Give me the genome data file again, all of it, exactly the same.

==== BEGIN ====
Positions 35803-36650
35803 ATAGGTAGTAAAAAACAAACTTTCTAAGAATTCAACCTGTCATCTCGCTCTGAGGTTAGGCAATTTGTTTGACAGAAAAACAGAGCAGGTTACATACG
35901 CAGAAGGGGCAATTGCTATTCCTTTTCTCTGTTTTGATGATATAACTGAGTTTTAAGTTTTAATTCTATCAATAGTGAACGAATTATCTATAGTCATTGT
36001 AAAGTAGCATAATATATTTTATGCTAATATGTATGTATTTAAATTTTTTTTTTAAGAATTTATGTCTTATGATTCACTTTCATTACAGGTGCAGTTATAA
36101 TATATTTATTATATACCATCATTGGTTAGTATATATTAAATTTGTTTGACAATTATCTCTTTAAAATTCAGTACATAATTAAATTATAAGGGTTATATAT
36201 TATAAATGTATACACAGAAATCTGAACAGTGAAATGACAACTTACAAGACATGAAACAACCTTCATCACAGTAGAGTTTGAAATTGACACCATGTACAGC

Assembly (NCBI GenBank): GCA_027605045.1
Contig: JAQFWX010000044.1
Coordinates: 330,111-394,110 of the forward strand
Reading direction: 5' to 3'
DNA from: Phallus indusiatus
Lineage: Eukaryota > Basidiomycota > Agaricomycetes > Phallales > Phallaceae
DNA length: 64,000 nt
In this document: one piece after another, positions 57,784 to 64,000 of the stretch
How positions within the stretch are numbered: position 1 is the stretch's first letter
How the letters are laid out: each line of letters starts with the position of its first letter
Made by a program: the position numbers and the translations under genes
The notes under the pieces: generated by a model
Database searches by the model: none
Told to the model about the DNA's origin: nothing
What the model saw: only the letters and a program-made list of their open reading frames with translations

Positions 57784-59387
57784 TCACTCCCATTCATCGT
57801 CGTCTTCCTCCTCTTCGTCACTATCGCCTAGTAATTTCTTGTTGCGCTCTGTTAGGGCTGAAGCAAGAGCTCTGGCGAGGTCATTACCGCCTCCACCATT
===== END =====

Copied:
Positions 35803-36650
35803 ATAGGTAGTAAAAAACAAACTTTCTAAGAATTCAACCTGTCATCTCGCTCTGAGGTTAGGCAATTTGTTTGACAGAAAAACAGAGCAGGTTACATACG
35901 CAGAAGGGGCAATTGCTATTCCTTTTCTCTGTTTTGATGATATAACTGAGTTTTAAGTTTTAATTCTATCAATAGTGAACGAATTATCTATAGTCATTGT
36001 AAAGTAGCATAATATATTTTATGCTAATATGTATGTATTTAAATTTTTTTTTTAAGAATTTATGTCTTATGATTCACTTTCATTACAGGTGCAGTTATAA
36101 TATATTTATTATATACCATCATTGGTTAGTATATATTAAATTTGTTTGACAATTATCTCTTTAAAATTCAGTACATAATTAAATTATAAGGGTTATATAT
36201 TATAAATGTATACACAGAAATCTGAACAGTGAAATGACAACTTACAAGACATGAAACAACCTTCATCACAGTAGAGTTTGAAATTGACACCATGTACAGC

Assembly (NCBI GenBank): GCA_027605045.1
Contig: JAQFWX010000044.1
Coordinates: 330,111-394,110 of the forward strand
Reading direction: 5' to 3'
DNA from: Phallus indusiatus
Lineage: Eukaryota > Basidiomycota > Agaricomycetes > Phallales > Phallaceae
DNA length: 64,000 nt
In this document: one piece after another, positions 57,784 to 64,000 of the stretch
How positions within the stretch are numbered: position 1 is the stretch's first letter
How the letters are laid out: each line of letters starts with the position of its first letter
Made by a program: the position numbers and the translations under genes
The notes under the pieces: generated by a model
Database searches by the model: none
Told to the model about the DNA's origin: nothing
What the model saw: only the letters and a program-made list of their open reading frames with translations

Positions 57784-59387
57784 TCACTCCCATTCATCGT
57801 CGTCTTCCTCCTCTTCGTCACTATCGCCTAGTAATTTCTTGTTGCGCTCTGTTAGGGCTGAAGCAAGAGCTCTGGCGAGGTCATTACCGCCTCCACCATT